To illustrate our proposed approach we employ a periodic one dimensional grating structure consisting of metallic and dielectric strips (Fig. 1). The computer simulations of the periodic structures presented here are based on the rigorous coupled wave analysis (RCWA), also known as the Fourier modal method, improved by factorization rules [34, 35]. The optical constants used in the simulations were extracted from  and  for the Silicon and for the Silver and ITO materials, respectively. At the closing point of this paper, we will present a generalization to two dimensional gratings. The simulations of these gratings were accomplished using the finite difference time domain (FDTD) algorithm, using a freely available software package .
This paper provides several important contributions. First, we propose and analyze a structure consisting of two gratings (top and bottom). We start by optimizing the properties of each of the gratings and then turn into the optimization of the dual grating structure, and in particular the relative shift between the gratings. This shift gives rise to the interaction of the incident light with the various symmetric and anti symmetric modes supported by the structure. By properly choosing the shift, the coupling to highly absorbing modes becomes feasible. Otherwise, these modes are dark modes, i.e. no light is coupled to these modes and thus they do not contribute to absorption enhancement in the thin film structure. Second, it is the first time that a comprehensive comparison between the cases of single and dual grating structures is provided. This comparison clearly shows that the dual grating structure exhibits a significant improvement in absorption compared with the case of a single grating. Finally, a novel 2-D dual grating structure is proposed, showing further improvement in absorption, leading to enhanced current density.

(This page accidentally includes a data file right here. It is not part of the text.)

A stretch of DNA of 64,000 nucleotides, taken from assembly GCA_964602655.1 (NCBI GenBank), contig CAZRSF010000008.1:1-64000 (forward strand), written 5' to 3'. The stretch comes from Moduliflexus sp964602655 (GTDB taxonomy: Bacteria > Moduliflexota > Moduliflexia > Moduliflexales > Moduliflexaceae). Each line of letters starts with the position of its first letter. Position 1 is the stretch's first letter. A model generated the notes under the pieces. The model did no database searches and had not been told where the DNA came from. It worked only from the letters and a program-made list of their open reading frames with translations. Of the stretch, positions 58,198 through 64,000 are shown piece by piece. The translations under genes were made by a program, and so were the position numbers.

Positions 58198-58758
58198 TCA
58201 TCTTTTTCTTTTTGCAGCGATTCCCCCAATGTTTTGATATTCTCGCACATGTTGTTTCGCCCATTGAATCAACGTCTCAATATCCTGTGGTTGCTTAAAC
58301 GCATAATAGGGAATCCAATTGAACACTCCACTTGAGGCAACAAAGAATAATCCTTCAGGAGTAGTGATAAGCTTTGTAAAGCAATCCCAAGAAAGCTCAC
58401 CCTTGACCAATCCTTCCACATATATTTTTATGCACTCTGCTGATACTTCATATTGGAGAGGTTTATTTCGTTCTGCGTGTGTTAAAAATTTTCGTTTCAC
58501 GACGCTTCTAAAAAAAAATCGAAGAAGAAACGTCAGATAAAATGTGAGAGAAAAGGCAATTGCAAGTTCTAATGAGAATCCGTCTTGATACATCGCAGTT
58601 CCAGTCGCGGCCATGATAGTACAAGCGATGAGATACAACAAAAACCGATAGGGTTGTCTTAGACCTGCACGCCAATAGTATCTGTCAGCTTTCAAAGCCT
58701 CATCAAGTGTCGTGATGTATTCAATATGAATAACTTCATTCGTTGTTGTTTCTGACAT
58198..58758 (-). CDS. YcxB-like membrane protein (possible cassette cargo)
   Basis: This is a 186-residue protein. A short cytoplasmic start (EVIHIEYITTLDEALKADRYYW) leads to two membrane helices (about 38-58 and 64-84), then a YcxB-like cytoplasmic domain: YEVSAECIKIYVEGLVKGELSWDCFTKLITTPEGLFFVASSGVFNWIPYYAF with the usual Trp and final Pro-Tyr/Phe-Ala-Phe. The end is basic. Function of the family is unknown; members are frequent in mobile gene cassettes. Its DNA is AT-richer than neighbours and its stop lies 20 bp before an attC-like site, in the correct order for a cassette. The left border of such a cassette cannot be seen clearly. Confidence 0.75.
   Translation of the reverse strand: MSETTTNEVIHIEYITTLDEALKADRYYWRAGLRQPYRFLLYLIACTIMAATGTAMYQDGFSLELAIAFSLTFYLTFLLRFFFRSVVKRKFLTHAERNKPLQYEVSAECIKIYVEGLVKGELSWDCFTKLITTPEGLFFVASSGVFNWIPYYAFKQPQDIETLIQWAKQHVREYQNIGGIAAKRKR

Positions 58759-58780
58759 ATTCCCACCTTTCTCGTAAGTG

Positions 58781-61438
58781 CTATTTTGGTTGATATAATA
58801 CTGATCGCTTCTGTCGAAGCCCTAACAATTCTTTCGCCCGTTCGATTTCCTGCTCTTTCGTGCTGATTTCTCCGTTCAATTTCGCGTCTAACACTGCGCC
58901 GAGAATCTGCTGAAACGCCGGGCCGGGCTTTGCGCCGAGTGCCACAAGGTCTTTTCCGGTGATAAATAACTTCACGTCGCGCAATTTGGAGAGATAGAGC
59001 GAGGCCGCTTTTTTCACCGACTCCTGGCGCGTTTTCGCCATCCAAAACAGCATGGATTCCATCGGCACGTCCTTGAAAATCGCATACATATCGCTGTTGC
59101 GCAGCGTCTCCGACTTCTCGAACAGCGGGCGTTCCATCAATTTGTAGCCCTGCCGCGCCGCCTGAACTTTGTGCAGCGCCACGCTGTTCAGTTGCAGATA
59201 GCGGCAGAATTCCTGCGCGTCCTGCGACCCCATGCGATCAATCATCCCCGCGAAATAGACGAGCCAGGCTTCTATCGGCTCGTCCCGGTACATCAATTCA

The paper is structured as follows. Section 2 presents the design and the analysis of the 1D grating structures. It begins by considering two single grating structures, which are then compared with the proposed dual grating cell. The photonic and plasmonic modes of these structures are described, and the effect of the lateral shift in the dual grating structure is discussed. Section 3 then turns to demonstrate our basic design with a 2D grating, showing additional enhancement of absorbance within the solar cell's active layer. Finally, section 4 concludes the paper.
2. 1D grating structures